Sophia de Mello Breyner Andresen is the Portuguese author that has been part of my life for the longest time. She wrote poetry, essays and short stories, both for adults, younger readers and children. The first time I read one of her stories I was 10 or 11 years old and I will continue to read her poems for years to come. But her role in Portuguese society was larger than ‘just’ being a phenomenal writer. She also played a part against the dictatorial regime in the 60’s and the beginning of the 70’s.
Her poetry reveals her strong civic involvement. Some of the poems featured in her collection O Nome das Coisas focus on the colonial war, the dictatorship, but also the Carnation Revolution, which took place in 1974, its outcome and the meaning of freedom. Other poems were inspired by the life and work of Fernando Pessoa, probably the most renowned Portuguese poet abroad.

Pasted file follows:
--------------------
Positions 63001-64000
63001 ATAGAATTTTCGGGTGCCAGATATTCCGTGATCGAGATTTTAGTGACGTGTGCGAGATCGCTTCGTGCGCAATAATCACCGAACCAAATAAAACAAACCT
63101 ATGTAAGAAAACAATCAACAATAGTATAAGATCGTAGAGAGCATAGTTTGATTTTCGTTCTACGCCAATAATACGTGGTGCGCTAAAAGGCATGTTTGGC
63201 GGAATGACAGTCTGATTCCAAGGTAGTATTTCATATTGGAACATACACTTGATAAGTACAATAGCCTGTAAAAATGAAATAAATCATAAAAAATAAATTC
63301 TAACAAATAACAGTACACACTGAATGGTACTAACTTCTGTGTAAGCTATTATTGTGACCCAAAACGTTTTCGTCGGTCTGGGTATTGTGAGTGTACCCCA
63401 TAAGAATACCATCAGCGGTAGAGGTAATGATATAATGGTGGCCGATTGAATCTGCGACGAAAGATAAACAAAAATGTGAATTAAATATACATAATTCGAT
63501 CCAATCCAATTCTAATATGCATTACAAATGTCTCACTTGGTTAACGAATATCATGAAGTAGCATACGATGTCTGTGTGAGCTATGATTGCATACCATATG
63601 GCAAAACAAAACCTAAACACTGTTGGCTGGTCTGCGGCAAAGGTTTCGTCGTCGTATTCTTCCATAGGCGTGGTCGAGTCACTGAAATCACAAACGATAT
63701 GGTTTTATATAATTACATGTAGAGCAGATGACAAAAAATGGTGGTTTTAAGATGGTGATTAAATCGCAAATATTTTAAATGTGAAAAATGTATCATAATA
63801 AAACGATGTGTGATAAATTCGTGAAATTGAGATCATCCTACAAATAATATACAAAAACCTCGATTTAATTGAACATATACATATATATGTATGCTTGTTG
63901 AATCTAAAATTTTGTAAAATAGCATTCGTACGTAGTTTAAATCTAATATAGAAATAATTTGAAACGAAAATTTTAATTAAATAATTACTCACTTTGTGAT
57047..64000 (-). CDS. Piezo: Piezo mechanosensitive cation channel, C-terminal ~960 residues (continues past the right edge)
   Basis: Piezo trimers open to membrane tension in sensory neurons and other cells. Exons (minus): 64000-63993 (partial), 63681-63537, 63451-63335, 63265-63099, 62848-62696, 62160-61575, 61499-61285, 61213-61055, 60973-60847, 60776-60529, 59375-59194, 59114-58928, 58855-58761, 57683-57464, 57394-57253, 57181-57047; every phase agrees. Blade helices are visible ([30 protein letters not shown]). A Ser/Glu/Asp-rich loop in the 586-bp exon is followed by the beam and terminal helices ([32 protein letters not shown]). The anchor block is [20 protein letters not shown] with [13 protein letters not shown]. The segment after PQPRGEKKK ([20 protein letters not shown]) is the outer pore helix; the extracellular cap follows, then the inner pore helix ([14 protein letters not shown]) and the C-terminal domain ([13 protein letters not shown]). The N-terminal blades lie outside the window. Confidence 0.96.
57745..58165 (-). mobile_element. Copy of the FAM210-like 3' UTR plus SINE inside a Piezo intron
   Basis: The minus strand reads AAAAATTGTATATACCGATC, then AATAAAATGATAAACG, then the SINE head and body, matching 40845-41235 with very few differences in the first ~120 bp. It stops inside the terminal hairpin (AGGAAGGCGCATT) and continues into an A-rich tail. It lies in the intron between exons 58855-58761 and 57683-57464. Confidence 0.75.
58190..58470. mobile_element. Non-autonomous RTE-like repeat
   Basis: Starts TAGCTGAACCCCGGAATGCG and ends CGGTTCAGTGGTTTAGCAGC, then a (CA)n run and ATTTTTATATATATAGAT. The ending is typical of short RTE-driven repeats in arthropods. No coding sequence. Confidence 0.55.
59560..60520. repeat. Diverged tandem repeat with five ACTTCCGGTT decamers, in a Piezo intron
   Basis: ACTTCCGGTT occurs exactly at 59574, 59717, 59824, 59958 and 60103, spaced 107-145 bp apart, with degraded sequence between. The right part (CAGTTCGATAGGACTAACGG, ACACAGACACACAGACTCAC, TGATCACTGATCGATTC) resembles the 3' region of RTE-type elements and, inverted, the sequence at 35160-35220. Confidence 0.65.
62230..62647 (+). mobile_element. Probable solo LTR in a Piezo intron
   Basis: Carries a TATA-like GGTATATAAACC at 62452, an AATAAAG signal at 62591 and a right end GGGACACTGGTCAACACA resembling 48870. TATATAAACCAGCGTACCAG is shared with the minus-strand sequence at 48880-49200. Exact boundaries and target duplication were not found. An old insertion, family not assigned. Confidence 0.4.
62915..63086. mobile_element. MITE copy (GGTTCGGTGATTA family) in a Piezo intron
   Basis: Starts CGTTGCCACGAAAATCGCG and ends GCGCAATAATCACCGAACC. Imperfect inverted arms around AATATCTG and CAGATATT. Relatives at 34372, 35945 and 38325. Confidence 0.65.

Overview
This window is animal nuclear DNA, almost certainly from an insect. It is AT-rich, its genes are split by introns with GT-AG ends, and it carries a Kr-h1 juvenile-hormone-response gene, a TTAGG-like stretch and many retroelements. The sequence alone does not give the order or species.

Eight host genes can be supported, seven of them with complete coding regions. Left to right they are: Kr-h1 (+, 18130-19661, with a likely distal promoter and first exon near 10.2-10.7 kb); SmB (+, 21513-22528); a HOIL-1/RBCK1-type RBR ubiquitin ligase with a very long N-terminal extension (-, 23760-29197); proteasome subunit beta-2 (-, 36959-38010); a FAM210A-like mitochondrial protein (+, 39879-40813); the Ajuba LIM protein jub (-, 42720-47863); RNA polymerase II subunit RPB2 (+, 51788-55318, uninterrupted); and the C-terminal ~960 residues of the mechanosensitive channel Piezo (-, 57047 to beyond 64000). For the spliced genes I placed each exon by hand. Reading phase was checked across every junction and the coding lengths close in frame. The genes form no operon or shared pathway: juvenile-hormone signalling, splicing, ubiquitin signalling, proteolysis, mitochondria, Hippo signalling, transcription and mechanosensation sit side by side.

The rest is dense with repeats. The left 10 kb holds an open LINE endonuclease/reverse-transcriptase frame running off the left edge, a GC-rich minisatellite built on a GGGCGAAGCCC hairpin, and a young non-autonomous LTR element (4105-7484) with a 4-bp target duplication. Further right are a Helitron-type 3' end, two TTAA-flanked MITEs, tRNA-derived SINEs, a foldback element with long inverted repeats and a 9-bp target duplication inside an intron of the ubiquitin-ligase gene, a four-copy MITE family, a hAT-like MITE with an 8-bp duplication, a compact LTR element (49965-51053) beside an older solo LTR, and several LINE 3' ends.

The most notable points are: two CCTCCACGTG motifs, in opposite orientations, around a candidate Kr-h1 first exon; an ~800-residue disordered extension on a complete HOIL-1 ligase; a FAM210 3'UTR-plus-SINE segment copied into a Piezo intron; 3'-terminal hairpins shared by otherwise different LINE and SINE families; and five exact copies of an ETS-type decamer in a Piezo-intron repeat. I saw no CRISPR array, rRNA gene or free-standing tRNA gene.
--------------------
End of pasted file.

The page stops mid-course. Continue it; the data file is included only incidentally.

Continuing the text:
The only other complete collection of poems I read by Sophia was Poesia, which has various references to the sea, the night and the moonlight. However, I’ve read and studied many other of her poems while in school. Her poetry revolves mainly around three themes. One of them is nature, which is always perceived in a positive way. It’s by having contact with nature that mankind can achieve total plenitude. It also serves as a symbol for many abstract concepts, such as freedom. Continue reading